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Entries in Tribeca Film (25)

Wednesday
Apr302014

Tribeca Is a Wrap for The Film Experience

Thanks for following along with our Tribeca adventures and remember to follow Glenn, Diana, Jason, Abstew and myself on twitter for continual movie madness. Here are the 40 films we reviewed this year in alpha order...

a still from Der Samurai

5 to 7 (Diana)
About Alex (Glenn)
Alex in Venice (Glenn)
The Bachelor Weekend -Irish comedy (Nathaniel)
Bad Hair -Venezuelan childhood drama (Nathaniel)
Beneath the Harvest Sky (Glenn)
Boulevard -with Robin Williams (Nathaniel)
Bright Days Ahead (Abstew)
The Canal -horror (Jason)
Chef -starry indie from Jon Favreau (Abstew)
Dior and I (Glenn)
Electric Slide -hipster 80s crime drama (Nathaniel)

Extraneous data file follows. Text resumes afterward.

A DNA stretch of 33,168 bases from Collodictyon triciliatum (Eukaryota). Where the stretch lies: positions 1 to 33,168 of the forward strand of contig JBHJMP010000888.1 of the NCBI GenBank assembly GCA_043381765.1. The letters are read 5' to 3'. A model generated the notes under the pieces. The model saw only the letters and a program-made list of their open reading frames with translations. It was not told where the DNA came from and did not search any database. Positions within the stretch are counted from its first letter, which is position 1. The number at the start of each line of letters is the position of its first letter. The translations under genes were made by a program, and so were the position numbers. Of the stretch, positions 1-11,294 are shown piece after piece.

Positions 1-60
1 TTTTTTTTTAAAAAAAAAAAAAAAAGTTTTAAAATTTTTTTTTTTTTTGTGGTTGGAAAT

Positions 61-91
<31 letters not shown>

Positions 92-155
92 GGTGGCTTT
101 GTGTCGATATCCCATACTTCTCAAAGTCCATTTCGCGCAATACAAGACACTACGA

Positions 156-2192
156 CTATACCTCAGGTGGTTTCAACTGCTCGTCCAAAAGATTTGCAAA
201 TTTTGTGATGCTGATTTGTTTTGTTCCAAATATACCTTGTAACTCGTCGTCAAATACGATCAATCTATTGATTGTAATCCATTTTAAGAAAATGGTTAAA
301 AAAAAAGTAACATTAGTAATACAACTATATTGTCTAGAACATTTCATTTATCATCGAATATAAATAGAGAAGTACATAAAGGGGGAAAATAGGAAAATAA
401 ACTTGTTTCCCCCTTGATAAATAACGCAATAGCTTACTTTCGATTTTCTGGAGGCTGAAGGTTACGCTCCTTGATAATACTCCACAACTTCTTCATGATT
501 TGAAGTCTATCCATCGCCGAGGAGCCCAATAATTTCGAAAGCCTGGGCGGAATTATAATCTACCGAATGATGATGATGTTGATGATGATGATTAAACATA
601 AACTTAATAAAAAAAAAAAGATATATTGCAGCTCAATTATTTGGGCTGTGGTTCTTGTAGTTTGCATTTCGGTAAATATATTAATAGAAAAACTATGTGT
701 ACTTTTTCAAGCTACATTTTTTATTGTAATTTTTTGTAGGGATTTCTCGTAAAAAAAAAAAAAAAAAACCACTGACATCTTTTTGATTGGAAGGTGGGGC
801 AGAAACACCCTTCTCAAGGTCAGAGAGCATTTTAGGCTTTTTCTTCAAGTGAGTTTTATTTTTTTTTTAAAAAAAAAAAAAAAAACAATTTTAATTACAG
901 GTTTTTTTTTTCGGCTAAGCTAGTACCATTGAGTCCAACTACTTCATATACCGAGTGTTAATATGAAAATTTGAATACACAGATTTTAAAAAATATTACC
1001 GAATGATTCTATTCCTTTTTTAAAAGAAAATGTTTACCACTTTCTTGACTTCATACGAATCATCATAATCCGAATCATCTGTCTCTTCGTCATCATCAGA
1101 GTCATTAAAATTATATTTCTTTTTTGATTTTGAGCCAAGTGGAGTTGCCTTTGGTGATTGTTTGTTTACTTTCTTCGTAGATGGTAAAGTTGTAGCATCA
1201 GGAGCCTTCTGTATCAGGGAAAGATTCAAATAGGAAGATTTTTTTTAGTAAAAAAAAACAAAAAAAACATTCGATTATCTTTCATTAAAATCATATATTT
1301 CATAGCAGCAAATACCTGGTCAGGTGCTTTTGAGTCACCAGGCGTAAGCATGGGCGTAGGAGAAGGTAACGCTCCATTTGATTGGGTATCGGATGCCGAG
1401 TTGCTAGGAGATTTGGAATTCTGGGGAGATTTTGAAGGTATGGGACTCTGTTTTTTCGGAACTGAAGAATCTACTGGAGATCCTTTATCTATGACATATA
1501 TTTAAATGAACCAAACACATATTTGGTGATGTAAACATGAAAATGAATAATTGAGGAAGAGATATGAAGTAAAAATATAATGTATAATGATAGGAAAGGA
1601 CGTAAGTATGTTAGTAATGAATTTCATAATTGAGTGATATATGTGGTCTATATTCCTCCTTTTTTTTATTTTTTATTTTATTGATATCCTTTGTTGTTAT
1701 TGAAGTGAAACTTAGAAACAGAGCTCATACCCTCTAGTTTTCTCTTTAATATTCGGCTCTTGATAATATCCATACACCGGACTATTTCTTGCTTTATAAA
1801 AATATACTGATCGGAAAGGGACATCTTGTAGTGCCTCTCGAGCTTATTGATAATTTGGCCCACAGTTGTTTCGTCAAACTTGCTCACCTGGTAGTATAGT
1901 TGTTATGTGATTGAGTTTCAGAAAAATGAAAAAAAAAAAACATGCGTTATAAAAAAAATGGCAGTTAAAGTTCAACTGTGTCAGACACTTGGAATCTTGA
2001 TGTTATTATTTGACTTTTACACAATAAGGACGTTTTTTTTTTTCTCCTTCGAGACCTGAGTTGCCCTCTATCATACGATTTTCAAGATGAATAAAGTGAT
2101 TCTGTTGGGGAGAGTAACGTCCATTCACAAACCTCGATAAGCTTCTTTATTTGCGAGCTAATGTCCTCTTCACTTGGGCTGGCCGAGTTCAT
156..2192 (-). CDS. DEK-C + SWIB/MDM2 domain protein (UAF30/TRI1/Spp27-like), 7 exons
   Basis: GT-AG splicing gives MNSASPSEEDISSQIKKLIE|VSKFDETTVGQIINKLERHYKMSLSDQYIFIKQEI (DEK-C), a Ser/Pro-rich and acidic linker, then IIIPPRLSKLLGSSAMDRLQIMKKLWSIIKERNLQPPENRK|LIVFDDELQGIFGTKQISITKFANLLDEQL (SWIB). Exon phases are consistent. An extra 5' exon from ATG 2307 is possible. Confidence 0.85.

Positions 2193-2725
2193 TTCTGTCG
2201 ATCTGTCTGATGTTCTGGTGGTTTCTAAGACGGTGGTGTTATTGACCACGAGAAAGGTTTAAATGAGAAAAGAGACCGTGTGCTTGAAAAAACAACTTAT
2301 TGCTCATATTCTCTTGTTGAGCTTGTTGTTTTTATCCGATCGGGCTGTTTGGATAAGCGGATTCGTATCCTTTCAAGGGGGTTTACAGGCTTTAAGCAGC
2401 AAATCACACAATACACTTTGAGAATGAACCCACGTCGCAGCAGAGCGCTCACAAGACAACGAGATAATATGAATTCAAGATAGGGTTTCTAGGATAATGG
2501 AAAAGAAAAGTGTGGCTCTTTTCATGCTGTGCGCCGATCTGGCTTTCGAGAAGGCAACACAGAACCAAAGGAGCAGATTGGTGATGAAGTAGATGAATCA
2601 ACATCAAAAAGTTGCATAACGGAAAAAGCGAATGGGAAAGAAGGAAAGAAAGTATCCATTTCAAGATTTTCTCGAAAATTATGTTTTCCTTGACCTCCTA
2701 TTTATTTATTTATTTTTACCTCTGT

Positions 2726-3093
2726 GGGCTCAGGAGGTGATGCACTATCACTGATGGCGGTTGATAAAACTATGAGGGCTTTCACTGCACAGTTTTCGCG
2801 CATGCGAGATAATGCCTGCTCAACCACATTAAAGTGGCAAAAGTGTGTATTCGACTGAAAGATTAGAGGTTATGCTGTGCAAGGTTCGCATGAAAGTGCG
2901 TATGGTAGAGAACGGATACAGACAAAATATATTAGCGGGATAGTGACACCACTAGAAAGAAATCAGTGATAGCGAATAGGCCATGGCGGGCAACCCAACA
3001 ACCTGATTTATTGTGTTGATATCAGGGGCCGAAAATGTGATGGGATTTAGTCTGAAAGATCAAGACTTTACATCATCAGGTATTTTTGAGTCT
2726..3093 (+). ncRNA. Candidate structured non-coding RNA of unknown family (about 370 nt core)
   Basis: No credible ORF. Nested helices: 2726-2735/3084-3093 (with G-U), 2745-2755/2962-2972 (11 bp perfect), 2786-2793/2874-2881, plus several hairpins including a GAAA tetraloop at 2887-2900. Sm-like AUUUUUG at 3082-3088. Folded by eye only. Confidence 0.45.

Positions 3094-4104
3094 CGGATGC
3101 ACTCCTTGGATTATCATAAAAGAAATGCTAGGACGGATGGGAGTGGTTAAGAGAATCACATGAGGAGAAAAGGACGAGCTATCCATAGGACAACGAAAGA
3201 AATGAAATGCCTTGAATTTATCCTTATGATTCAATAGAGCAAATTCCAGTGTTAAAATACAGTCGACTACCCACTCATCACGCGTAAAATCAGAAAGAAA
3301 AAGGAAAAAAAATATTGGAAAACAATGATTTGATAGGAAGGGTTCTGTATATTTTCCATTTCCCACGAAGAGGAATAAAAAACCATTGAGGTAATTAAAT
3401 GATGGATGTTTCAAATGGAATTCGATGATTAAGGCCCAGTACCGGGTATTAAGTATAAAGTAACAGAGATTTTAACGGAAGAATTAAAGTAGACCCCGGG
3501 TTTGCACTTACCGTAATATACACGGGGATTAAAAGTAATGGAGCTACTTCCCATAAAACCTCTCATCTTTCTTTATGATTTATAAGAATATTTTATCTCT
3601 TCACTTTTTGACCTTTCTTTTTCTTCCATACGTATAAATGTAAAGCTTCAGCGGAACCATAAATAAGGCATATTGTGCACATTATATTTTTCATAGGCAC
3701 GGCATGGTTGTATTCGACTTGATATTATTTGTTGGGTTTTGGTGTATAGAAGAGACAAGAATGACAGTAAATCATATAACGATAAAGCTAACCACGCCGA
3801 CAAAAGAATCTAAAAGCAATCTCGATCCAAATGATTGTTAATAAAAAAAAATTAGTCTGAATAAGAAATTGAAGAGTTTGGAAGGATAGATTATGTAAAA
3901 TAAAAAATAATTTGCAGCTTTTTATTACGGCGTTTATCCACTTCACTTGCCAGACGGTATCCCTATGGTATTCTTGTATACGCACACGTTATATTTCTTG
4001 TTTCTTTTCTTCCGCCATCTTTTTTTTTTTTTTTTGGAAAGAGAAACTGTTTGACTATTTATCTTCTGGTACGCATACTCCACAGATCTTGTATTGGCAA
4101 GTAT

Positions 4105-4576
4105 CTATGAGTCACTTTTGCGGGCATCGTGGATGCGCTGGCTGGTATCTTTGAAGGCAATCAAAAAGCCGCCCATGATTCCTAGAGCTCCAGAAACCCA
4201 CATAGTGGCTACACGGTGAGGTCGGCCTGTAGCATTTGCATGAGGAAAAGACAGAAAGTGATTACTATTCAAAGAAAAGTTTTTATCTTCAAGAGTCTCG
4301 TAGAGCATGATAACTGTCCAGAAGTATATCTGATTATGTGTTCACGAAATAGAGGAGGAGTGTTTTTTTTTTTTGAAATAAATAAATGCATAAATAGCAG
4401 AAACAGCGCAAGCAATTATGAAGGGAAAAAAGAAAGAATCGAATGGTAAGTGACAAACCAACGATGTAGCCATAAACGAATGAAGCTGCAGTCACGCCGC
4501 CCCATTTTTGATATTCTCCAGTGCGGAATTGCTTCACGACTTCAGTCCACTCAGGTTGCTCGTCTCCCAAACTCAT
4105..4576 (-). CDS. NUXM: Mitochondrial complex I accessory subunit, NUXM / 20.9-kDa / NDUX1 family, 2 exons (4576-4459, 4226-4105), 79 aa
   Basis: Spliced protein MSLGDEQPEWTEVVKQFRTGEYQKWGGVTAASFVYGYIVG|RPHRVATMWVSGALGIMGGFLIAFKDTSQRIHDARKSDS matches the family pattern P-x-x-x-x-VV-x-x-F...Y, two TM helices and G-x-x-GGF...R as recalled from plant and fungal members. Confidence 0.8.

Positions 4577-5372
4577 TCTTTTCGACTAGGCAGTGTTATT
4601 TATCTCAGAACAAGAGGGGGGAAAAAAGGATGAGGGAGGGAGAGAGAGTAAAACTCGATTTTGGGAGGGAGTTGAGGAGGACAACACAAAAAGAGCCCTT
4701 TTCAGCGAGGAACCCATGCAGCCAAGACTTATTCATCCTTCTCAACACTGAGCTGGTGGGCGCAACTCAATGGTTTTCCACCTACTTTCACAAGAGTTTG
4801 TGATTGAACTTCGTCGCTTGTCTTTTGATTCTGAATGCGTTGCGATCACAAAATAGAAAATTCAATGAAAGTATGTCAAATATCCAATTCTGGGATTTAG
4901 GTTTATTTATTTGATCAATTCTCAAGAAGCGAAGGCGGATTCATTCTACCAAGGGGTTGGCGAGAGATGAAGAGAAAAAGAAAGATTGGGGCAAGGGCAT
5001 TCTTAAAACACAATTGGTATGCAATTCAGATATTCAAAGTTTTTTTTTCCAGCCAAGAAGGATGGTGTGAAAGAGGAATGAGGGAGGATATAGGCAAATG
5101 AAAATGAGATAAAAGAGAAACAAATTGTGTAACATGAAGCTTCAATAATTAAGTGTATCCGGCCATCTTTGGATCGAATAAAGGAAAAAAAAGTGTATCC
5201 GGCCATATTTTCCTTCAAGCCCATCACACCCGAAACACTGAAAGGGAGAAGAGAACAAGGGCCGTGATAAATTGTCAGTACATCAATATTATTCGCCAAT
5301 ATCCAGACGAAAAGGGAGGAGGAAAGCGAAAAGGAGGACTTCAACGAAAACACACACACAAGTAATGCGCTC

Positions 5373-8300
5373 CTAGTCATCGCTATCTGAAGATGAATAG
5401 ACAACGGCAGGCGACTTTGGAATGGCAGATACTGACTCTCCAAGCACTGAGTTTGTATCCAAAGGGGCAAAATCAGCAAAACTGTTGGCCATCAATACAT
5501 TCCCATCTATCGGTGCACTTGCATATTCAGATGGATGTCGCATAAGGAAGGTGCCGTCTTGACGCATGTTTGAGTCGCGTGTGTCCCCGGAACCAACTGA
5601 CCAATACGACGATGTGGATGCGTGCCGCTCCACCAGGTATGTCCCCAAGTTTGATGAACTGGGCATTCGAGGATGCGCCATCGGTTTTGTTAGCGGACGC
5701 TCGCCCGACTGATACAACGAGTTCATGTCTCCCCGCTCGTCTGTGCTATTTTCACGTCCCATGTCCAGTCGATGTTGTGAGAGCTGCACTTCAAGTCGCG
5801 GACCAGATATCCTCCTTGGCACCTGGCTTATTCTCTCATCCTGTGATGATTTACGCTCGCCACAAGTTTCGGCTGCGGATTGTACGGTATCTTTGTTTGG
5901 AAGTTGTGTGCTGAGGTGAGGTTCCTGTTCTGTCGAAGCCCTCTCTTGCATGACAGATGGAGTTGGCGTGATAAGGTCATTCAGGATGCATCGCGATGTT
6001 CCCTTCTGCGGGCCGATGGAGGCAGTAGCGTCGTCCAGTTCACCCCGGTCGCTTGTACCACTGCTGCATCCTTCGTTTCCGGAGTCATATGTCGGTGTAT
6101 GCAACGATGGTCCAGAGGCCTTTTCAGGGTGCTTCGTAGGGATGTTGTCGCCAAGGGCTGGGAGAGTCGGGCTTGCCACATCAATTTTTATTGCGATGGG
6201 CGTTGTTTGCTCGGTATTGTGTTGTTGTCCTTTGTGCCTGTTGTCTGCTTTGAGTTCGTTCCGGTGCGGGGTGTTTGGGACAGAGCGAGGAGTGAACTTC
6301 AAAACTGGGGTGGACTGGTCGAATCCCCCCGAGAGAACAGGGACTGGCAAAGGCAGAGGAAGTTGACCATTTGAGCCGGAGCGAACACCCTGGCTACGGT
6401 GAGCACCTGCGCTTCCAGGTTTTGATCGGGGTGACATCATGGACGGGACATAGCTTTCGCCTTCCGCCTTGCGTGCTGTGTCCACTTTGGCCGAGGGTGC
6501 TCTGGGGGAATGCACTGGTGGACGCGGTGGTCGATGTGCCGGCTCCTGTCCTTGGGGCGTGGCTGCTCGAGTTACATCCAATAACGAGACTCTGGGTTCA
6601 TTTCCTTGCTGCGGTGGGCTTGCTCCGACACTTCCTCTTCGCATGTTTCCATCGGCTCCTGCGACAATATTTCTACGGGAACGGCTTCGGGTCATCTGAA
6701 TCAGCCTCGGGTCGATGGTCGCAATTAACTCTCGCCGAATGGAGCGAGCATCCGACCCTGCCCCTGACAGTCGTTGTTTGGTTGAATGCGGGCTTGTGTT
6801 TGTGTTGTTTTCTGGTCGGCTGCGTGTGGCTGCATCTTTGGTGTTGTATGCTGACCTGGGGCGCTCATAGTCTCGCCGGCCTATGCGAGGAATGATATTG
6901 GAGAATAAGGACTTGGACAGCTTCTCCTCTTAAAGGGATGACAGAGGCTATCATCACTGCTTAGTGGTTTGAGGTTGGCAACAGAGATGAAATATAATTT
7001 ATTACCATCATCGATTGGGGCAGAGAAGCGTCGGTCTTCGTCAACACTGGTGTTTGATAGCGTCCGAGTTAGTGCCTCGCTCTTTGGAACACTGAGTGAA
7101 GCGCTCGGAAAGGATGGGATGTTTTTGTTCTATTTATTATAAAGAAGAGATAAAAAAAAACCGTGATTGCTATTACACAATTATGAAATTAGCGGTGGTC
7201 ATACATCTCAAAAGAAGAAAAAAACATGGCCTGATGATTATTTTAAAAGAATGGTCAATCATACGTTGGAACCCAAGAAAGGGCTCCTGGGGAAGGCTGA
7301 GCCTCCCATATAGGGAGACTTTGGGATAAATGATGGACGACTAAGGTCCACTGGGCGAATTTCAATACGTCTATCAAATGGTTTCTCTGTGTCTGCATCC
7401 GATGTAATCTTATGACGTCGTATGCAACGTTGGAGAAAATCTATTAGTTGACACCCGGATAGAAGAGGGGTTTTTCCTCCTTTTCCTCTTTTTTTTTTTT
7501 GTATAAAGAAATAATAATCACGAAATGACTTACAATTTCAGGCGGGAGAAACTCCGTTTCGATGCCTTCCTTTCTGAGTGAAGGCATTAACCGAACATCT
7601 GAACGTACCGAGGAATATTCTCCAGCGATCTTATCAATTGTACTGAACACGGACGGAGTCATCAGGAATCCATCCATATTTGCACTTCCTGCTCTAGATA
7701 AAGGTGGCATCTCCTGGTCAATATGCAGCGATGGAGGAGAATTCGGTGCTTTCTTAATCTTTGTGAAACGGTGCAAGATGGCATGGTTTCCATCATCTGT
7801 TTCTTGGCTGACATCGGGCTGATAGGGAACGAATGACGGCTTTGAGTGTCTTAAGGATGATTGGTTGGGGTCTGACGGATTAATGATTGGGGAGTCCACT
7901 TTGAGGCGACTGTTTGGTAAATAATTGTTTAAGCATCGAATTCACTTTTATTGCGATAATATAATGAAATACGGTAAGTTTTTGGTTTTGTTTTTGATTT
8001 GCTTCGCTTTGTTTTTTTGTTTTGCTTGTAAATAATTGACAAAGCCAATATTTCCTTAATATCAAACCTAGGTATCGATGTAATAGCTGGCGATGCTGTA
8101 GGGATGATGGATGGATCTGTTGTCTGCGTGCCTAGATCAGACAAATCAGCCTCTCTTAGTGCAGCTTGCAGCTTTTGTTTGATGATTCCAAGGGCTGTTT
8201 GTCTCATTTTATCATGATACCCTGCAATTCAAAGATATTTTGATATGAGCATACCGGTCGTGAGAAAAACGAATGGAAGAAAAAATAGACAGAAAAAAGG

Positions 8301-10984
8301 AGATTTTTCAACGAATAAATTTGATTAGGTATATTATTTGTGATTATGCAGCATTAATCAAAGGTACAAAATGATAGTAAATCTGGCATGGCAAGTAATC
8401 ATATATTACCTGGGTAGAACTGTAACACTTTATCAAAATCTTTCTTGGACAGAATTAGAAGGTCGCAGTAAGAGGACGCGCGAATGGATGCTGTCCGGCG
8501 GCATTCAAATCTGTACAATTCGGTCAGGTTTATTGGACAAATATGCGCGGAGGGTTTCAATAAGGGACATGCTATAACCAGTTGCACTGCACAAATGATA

Every Secret Thing -mystery with Dakota Fanning (Nathaniel)

Extraterrestrial - horror (Jason)
Gabriel - with Rory Culkin (Abstew)
Glass Chin - with Corey Stoll (Diana)
Goodbye To All That (Diana)
In Your Eyes - Joss Whedon online film (Jason)
Indigenous -horror (Jason)
Just Before I Go -Courteney Cox directing (Glenn)
Life Partners (Jason)
Loitering With Intent -starry indie (Nathaniel)
Lucky Them (Abstew)
Mala Mala -drag documentary (Glenn)
Match - with Patrick Stewart (Nathaniel)
Ne Me Quitte Pas (Diana)
Night Moves -from Kelly Reichardt (Glenn)

Jack O'Connell (300: Rise of an Empire, Starred Up, Unbroken) is the next big thing Now: In the Wings of the World Stage -Kevin Spacey & Shakespeare (Abstew)
The One I Love (Glenn)
Preservation (Jason)
Der Samurai -queer horror (Nathaniel)
Something Must Break (Jason)
Starred Up -prison drama (Abstew)
Summer of Blood -hipster horror (Jason)
Third Person (Diana)
Vara: A Blessing -foreign melodrama (Nathaniel)
Venus in Fur -Roman Polanski's adaptation (Glenn)
X/Y (Glenn)
Zero Motivation -Israeli military comedy (Diana) 
Zombeavers -horror (Diana) 

previously in festival coverage:
forty-two films from Sundance
next:  Amir @ Hot Docs / Diana @ Cannes

Wednesday
Apr302014

Tribeca: "Glass Chin," A Glossy Neo-Noir

Here's Diana with our final Tribeca Film Festival 2014 review